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GAD65 An Immunomodulator in Type 1 Diabetes
Linköping University, Department of Clinical and Experimental Medicine, Pediatrics. Linköping University, Faculty of Health Sciences.
2012 (English)Doctoral thesis, comprehensive summary (Other academic)
Abstract [en]

Type 1 diabetes (T1D) is caused by a deficiency of insulin as a result of an autoimmune destruction of the pancreatic ² -cells. A possibility to preserve remaining ² -cells in children with newly diagnosed T1D is of great importance since sustained ² -cell function is recognized to result in reduced end-organ complications. Glutamic acid decarboxylase 65 (GAD65) is one of the major antigens targeted by self-reactive T cells in T1D, and immunomodulation with GAD65 formulated in aluminum (GAD-alum) has been considered both in prevention and treatment of T1D. Results from a Phase II trial have shown clinical effect of subcutaneous injections with GAD-alum, this was unfortunately not fully confirmed in the following larger Phase III trial which therefore was closed after 15 months. The general aim of this thesis was to study the immunomodulatory effect of GAD-alum-treatment in children with T1D participating in the Phase II and Phase III trials. We hypothesized that treatment with GAD-alum contributes to the preservation of residual insulin secretion through deviation of the GAD65-specific immune response from a destructive to a protective process, accompanied by a shift from T helper (Th) 1 towards a predominant Th2 profile. In the Phase II trial, GAD-alum-treated patients responded with an early GAD65-specific Th2 skewed cytokine secretion, with highest IL-5 and IL-13 secretion in clinical responders. Also, the CCR4/CCR5 ratio indicating balance between Th2/Tc2 and Th1/Tc1 responses, increased in treated patients. The recall response to GAD65 was characterized by a wide range of cytokines, but the relative contribution of each cytokine suggests a shift towards a more pronounced Th2-associated profile over time. Induction of a CD4+ cell subset upon GAD65-stimulation 4 years after treatment, suggesting clonal expansion of the memory T-cell compartment upon antigen re-challenge, was seen in parallel to a persistent GAD65-specific cytokine response. Finally, even if the phase III trial failed to reach the primary endpoint at 15 months, a subgroup analysis showed that the treatment had an effect on preservation of residual insulin secretion, but the effect was not seen until after 30 months. Taken together, these results suggest that GAD-alum treatment might exert its effect through induction of an early Th2 skewed immune response which tends to deviate away from a destructive Th1/Tc1 response upon GAD65 re-challenge, and generation of GAD65-specific memory T cells that produce cytokines and exert effector responses which may be important for regulating GAD65 immunity. Continued research to better understand how immunomodulation with autoantigen modifies T-cell responses and also which patients are suitable for treatment, is crucial for optimizing future intervention trials using ² -cell antigens.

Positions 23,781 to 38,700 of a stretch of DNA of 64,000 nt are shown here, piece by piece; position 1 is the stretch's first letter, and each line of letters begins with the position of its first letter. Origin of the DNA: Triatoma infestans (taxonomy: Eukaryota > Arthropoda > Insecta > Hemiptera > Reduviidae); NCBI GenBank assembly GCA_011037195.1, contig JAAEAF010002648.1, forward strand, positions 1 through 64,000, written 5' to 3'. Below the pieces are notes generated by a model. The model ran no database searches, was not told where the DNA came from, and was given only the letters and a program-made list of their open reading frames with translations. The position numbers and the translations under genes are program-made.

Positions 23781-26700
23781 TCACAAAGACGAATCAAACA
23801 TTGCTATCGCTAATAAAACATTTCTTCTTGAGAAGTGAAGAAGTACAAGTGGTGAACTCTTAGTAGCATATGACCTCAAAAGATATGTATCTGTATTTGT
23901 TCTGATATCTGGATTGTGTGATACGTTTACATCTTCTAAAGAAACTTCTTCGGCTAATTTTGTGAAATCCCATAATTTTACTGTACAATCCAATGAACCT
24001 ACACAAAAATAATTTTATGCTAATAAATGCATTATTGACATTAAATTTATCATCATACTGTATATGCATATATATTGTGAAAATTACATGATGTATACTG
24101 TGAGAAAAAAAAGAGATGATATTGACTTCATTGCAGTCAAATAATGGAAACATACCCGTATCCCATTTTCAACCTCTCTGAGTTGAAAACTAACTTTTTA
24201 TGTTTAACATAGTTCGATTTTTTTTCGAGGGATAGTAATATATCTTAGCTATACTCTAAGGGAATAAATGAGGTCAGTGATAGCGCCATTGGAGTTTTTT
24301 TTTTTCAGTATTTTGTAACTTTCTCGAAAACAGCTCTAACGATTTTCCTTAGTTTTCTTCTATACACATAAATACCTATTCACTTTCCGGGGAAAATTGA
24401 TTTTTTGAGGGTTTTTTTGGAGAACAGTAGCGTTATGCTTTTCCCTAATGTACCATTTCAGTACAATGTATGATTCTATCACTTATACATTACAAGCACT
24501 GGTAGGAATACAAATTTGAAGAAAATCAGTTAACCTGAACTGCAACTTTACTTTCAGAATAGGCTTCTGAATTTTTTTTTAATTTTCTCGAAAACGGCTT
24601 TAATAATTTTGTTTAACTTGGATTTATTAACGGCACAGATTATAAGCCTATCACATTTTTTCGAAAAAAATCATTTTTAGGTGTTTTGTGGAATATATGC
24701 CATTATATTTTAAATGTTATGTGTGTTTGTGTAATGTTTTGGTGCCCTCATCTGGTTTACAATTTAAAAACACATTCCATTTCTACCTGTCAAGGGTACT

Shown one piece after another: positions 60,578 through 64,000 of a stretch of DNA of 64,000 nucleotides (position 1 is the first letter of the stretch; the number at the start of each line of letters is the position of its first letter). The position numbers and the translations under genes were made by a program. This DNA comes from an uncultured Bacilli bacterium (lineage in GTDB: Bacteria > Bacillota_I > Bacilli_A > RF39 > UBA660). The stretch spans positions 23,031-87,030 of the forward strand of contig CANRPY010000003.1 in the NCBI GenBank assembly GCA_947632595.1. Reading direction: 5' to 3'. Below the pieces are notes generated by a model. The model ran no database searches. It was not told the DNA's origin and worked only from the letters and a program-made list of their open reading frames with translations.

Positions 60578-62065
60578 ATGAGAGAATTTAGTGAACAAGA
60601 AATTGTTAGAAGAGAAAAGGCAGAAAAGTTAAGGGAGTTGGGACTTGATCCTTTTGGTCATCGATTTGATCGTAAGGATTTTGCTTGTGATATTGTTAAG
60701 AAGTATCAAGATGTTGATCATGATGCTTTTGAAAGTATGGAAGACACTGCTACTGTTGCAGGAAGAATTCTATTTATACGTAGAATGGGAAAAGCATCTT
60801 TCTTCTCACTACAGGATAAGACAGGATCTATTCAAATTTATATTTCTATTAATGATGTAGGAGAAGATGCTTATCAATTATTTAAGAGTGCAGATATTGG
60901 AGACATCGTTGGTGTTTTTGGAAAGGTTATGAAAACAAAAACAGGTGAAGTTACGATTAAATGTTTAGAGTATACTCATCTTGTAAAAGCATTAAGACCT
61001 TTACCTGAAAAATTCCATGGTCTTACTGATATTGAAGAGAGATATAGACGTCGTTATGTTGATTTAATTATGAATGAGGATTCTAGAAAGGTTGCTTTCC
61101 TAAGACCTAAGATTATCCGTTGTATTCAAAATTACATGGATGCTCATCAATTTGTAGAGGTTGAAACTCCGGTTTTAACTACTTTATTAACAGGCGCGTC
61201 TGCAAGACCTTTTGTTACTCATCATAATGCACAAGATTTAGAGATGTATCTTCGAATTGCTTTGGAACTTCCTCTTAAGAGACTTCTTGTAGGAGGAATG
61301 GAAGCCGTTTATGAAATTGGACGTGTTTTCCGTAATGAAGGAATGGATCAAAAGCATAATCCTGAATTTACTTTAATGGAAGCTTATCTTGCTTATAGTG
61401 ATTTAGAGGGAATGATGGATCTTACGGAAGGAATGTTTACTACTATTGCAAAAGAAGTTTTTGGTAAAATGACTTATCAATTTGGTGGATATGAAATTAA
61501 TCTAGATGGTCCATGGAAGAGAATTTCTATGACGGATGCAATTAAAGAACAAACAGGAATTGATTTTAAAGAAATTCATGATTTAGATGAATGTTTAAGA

Place, publisher, year, edition, pages
Linköping: Linköping University Electronic Press, 2012. , 81 p.
Series
Linköping University Medical Dissertations, ISSN 0345-0082 ; 1310
National Category
Medical and Health Sciences
Identifiers
URN: urn:nbn:se:liu:diva-77747ISBN: 978-91-7519-888-0 (print)OAI: oai:DiVA.org:liu-77747DiVA: diva2:528715